British Land suffered a 22% plunge in its net asset value in the first half of its financial year but soothed worried investors by revealing no debt, balance sheet or operational problems.

The UK’s second-largest listed property company saw its NAV drop to 1043p a share in the six months to 30 September, driven by a 10.8% decline in the value of the portfolio to £11.57bn. The value drop accelerated in the second quarter – from July to September – to 6.5%.

Underlying pretax profits were up 1% to £144m and the second quarter dividend was raised by 7% to 9.375p a share.

The figures were in line with analysts’ forecasts. ‘These results lack surprises, but in this market we think that is to be applauded,’ said Citi analyst Harry Stokes.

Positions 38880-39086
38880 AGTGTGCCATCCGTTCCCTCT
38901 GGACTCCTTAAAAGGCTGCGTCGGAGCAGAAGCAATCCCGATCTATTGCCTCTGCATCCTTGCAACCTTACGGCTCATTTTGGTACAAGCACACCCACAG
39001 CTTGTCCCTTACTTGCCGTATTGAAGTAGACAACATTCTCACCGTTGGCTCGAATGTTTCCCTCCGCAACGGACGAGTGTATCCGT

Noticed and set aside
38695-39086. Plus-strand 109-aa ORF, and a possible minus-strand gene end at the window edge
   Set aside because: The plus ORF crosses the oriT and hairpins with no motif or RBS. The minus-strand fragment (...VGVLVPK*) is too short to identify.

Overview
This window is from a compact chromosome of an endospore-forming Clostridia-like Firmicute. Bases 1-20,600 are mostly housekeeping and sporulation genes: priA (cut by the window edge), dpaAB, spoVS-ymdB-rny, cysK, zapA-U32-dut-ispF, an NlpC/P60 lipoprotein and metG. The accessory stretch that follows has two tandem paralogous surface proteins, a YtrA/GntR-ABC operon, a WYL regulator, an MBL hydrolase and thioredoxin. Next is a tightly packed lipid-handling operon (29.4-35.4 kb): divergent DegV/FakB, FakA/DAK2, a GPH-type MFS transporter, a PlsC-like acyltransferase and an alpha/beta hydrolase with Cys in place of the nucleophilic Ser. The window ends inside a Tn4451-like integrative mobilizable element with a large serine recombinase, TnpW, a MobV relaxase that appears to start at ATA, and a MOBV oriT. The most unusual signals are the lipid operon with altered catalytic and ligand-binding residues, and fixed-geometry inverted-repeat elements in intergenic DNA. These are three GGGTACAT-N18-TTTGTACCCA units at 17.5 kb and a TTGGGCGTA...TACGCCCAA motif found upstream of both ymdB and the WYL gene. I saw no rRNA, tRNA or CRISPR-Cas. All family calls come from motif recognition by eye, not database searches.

British Land revealed it had no bank covenant issues. Its securitised debt, principally secured on the Meadowhall and Broadgate assets – has only interest cover

covenants; the debentures require asset cover of 1.5 times, but the company can top up the security from its £3bn of unencumbered assets; and the unsecured borrowings have a loan-to-value ratio of just 17%, compared with the covenant of 70%.

It also denied it would need to raise more equity to shore up its balance sheet. Chairman Chris Gibson-Smith said it would only need to raise equity ‘for an acquisition’.

‘While values have been marked down reflecting further softening in prime yields, our high occupancy levels and long leases, plus a diversity of tenants and industries, ensure cash flow security. Coupled with our robust finance structure, these are significant areas of strength,’ said Gibson-Smith.